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Be alert to gender stereotypes

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When a man gets angry at work, he’s seen as powerful, but when a woman gets angry, she’s considered “out of control.” Why? Gender stereotypes.

People hold women to a different standard than men. Women are expected to be nice, but not too nice. Assertive, but not abrasive. Nurturing, but not to the point of being maternal.

A recent article in The New York Times points to ways women hold themselves back, often without realizing it. A few nuggets of advice from the Times:

Don’t be shy about negotiating. In a study at Carnegie Mellon University, volunteers were recruited to play Boggle and told they’d be paid between $2 and $10 for their time. When it came time for payment, each participant was given $3 and asked if that was enough. Men asked for more money at eight times the rate of women.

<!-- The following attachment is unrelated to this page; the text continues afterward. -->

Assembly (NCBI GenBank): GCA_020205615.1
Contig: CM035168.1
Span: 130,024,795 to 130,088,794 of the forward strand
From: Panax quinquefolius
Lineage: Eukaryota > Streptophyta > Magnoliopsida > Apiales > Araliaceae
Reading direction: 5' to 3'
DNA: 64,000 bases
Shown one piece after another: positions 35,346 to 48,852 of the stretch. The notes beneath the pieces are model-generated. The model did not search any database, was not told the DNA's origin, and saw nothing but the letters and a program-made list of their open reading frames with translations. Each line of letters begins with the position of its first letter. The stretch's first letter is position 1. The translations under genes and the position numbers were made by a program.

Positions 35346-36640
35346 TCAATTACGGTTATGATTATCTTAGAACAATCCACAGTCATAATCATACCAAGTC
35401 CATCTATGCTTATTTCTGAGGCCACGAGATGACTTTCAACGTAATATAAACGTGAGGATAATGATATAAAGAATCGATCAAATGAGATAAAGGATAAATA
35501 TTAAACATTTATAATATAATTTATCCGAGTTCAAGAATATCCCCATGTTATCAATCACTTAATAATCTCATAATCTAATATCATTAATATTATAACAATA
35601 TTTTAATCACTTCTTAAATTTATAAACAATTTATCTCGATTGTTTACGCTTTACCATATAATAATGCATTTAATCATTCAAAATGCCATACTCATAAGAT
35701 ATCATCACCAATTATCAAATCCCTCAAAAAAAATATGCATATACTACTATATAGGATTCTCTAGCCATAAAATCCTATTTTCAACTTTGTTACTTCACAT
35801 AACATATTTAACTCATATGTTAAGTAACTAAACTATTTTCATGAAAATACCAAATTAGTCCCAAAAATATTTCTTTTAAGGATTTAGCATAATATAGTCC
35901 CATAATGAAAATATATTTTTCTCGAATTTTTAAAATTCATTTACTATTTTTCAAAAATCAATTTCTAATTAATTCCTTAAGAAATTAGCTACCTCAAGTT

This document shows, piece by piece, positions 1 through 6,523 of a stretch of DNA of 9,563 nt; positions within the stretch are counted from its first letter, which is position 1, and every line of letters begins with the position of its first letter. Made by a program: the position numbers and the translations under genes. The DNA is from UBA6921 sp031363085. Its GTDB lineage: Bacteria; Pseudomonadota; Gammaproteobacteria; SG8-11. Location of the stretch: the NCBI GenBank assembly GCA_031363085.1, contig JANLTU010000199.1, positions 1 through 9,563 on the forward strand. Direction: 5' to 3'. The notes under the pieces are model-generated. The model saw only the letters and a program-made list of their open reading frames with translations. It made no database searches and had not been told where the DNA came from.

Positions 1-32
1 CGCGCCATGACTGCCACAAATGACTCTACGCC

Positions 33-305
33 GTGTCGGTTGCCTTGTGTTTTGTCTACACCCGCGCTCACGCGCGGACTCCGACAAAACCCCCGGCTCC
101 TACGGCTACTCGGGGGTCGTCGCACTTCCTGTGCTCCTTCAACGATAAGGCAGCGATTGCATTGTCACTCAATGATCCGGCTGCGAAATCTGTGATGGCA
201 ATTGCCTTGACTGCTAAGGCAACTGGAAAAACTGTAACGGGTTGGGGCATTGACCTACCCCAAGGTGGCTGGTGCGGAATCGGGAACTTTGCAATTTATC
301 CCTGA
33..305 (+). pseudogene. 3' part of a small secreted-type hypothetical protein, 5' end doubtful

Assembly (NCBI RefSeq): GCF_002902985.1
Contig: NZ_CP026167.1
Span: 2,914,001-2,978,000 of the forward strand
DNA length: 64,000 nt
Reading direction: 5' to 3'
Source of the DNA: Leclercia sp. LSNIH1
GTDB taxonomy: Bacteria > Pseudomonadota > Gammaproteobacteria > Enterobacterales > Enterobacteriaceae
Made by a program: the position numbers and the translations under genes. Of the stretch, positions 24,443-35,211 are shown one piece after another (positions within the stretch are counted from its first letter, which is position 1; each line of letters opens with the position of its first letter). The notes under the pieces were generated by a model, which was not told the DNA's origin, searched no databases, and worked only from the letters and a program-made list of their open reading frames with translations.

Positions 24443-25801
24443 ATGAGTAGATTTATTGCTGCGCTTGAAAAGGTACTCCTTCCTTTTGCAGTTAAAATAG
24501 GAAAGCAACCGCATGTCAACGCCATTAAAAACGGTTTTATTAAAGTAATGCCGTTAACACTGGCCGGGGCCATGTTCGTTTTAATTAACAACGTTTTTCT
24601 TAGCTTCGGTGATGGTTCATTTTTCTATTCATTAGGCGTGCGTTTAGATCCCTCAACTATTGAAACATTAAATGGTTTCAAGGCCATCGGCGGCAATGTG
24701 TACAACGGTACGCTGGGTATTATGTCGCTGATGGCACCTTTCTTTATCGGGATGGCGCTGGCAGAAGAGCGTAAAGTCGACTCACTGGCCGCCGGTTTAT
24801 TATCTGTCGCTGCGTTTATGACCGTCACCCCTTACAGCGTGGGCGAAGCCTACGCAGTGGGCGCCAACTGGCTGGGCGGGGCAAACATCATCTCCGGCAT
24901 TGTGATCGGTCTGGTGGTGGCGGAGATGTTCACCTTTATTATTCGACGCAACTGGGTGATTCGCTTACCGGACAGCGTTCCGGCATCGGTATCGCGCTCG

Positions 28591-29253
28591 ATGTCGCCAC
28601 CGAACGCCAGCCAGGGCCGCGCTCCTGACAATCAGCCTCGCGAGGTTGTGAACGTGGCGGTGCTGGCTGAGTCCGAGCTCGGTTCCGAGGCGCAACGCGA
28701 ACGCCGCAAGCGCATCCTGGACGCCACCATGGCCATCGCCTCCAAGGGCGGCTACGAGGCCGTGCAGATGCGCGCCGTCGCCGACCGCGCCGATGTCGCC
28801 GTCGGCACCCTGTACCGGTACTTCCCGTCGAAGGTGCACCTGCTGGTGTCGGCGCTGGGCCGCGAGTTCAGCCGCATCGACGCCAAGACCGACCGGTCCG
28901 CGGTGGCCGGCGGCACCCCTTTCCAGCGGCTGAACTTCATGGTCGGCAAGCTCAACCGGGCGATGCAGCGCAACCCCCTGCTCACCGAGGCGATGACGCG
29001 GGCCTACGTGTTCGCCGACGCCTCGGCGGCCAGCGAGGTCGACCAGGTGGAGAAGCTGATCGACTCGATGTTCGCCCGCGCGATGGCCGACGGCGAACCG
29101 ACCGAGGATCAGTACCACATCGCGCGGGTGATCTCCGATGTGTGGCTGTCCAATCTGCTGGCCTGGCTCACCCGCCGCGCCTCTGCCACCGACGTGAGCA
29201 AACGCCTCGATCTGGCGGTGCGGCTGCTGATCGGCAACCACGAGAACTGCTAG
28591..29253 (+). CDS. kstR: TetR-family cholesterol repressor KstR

Study’s conclusion: Women are equally poor at negotiating their salaries and raises.

Keep in mind that dressing provocatively holds upwardly mobile women back. In a study done by Professor Peter Glick, respondents were shown a video of a woman dressed in a sexy blouse and snug skirt, and again in a conservatively cut skirt and blouse. Being provocatively dressed dramatically lowered the perceived competence of the female executive.

Provide an explanation if you lose your temper. Victoria Brescoll, a researcher at Yale, found in one study that while men gain clout by expressing anger, women who express it are seen as being out of control and lose stature. But when they tweaked the study to allow women to express their anger and then explain why they were reacting that way, the angry women were perceived more favorably.

Challenge others when they use biased language. Studies show that women are penalized more than men when they’re not perceived as being “nice” or having social skills. If a woman is described as “brusque,” ask the speaker for specific examples. Then ask whether the same word would be used to describe a man who behaved the same way.

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